The slamming of Democrats in the 2010 midterm elections shifted the political tide in favor of Republicans, leading the GOP to seize the House of Representatives with strong support from the swelling Tea Party rank and file. With many voters becoming disenchanted with partisan politics and typical Washington political infighting, House Democrats are tailoring their message to reclaim what was lost in the upcoming election this November.
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Vice President Joe Biden confidently remarked at the annual House Democrats retreat on the Eastern Shore of Maryland that his party will be victorious come fall:
I really do think we’re going to win back the House, he told attendees of the retreat.
It appears that the campaign to win back the House is heating up, after CNN got an exclusive first look at the 18 candidates. Campaign chief and lead strategist for the Democratic Congressional Campaign Committee Steve Israel unveiled his “Drive To 25” battle plan – named for the 25 seats needed to put the House back under the Democrats control.
In a briefing in Washington, Israel talked tough with the Democrats handpicked to take on the Republican incumbents:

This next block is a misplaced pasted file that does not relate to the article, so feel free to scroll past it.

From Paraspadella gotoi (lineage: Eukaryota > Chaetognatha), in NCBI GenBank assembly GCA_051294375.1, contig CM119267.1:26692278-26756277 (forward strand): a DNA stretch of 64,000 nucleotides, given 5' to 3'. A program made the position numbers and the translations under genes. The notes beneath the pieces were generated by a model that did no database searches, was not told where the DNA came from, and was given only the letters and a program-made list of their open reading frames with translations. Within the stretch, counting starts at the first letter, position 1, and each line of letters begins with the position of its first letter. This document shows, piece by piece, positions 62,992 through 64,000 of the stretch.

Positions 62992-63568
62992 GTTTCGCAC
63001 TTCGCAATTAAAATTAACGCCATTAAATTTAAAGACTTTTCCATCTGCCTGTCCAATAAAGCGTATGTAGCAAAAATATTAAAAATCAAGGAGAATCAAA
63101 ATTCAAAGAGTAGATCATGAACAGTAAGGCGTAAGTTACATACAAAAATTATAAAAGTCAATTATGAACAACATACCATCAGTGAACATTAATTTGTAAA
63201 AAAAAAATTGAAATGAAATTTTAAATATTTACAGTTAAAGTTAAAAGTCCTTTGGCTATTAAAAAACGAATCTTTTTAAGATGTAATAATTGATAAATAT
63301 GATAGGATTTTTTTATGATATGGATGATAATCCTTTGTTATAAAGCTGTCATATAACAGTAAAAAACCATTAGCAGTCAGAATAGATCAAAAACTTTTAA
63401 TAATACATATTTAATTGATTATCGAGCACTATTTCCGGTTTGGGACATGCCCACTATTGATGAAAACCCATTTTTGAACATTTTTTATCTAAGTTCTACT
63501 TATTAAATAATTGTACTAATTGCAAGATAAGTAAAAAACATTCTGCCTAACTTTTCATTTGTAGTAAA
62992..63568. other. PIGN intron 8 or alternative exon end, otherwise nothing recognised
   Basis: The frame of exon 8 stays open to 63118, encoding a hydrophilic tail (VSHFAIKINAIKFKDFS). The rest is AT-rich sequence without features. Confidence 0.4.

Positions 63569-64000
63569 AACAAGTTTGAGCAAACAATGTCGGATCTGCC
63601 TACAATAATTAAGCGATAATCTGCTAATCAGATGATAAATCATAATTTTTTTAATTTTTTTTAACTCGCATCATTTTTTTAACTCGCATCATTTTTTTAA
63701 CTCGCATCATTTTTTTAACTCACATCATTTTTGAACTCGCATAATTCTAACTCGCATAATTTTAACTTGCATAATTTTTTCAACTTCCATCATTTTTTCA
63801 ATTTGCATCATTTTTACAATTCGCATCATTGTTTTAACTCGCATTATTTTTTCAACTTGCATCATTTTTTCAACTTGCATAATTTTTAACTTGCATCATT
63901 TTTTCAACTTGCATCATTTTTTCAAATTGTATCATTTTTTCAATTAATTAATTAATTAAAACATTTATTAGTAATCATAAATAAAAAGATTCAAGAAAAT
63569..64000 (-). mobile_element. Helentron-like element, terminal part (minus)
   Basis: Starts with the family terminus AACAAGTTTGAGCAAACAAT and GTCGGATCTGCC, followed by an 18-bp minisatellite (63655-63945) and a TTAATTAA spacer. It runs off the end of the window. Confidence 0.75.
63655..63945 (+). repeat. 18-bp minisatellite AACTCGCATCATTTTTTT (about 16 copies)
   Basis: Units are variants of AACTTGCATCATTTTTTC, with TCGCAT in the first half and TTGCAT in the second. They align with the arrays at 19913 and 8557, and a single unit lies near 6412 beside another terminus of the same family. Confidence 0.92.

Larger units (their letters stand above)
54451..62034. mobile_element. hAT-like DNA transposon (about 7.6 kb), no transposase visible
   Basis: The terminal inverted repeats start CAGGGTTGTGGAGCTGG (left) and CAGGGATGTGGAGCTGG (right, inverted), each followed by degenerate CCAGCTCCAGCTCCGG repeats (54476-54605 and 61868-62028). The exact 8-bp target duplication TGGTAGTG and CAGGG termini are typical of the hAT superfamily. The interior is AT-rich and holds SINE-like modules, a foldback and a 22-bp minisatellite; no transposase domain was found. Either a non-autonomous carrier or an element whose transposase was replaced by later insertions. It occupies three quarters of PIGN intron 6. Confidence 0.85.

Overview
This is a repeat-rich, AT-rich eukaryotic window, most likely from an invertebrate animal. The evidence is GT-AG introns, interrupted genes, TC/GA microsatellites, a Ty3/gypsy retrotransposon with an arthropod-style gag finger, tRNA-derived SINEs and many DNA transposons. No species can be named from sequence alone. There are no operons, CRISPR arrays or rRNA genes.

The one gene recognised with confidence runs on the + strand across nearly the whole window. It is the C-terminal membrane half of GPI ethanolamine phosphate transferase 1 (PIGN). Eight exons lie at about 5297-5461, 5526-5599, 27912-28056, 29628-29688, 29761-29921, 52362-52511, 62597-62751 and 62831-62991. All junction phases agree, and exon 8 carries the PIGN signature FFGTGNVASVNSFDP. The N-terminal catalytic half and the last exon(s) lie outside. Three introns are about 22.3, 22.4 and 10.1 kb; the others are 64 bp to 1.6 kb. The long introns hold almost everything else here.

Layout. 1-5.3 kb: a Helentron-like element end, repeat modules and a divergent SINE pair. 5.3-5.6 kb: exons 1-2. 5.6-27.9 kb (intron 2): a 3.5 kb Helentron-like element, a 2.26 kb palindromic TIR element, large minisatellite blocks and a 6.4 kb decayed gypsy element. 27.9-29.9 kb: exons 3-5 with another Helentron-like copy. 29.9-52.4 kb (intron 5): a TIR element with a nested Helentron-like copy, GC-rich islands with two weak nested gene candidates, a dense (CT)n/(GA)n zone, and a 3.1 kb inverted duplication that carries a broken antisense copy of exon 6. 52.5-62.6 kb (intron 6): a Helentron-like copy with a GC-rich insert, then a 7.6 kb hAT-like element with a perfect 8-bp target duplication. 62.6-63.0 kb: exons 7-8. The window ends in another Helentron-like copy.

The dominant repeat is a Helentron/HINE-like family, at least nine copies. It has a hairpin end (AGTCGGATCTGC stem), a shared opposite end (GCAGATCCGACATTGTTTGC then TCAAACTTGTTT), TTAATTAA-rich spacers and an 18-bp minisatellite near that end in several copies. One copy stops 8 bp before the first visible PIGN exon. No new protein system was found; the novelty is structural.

We’re not interested in electing you to the minority — been there, done that. It sucks, said Israel earlier this week. It’s going to be razor-close, Israel said to the group. The people in this room are going to determine whether we’re on the north side of 25 or the south side of 25.
The plan is tied to the Democratic Congressional Campaign Committee’s (DCCC) “Red To Blue” program, which was initially created by its former lead man and current Chicago Mayor Rahm Emmanuel. The program has effectively looked at three-dozen Republican-held seats they believe Democrats can regain and will get an endorsement from the DCCC. The campaign is prepared to throw as many resources as it can behind their chosen few ahead of the fall election.
Naturally, Speaker of the House John Boehner has his doubts in the Democrats’ push, saying it will be “nearly impossible” for his party to lose the majority rule. President Barack Obama, often at odds with his own party, attempted to drum up support last Friday by speaking with House Democrats last Friday:
I believe in you guys. You guys have had my back through some very tough times, he said. I’m going to have your back as well, and together we’re going to move this country forward.